Cooperation eases our way in the world, contributing to extraordinary and mundane human achievements alike. Yet even the nicest do-gooders sometimes act with self-interest. A study published recently in Nature sought to understand the mental processes that tip a person from generous to greedy. “By default are we selfish animals who have to exert willpower in order to cooperate?” asks David Rand, a psychologist at Harvard University who led the study. “Or are we predisposed to cooperate, but when we stop to think about it the greedy calculus of self-interest takes over?”

To peer into this aspect of human nature, Rand and his colleagues gave study participants 40 cents, then asked them to decide how much to keep for themselves and how much to donate to a common pool that would later be doubled and split evenly among those who donated. Those who quickly made up their minds donated more than those who took longer, suggesting that quick decisions based on intuition were more generous than slower, deliberative decisions.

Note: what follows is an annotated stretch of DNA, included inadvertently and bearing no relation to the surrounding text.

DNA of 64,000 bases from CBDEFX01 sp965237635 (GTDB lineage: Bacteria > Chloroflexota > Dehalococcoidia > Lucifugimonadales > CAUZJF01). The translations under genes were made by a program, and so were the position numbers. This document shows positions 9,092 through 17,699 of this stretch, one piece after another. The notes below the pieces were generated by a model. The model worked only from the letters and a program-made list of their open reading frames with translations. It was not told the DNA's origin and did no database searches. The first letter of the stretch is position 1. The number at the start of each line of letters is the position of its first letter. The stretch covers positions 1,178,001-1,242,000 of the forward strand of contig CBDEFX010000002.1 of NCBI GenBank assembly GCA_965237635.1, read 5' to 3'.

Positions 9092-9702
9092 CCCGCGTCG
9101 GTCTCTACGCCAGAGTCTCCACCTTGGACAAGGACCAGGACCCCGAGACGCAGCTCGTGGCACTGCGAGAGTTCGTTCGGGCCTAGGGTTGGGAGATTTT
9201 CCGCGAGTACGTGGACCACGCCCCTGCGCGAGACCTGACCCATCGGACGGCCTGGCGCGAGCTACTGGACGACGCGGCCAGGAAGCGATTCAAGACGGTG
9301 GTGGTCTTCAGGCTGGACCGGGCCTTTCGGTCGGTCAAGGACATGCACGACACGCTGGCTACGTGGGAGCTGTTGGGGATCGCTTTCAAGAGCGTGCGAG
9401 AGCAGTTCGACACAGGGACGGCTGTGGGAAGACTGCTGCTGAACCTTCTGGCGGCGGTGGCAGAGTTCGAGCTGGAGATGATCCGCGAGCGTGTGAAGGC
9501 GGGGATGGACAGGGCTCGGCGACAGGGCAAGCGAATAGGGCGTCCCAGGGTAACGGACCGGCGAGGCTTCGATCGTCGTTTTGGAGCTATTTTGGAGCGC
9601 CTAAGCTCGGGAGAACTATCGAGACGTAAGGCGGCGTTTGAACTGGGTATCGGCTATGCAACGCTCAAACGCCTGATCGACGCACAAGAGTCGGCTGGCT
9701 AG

In a follow-up study, researchers prompted participants either to trust their instincts or to mull them over when deciding. Consistent with the earlier finding, donations were higher for the intuition group.

This result suggests that our first impulse is to cooperate, but it does not necessarily mean we are genetically hardwired to do so, Rand says. Instead it may reflect a habit learned from a lifetime of fruitful cooperative experiences. The work also suggests that donation seekers would do well to leave their facts and statistics behind when courting potential donors—that pitch could backfire by promoting a ruminative, miserly mind-set.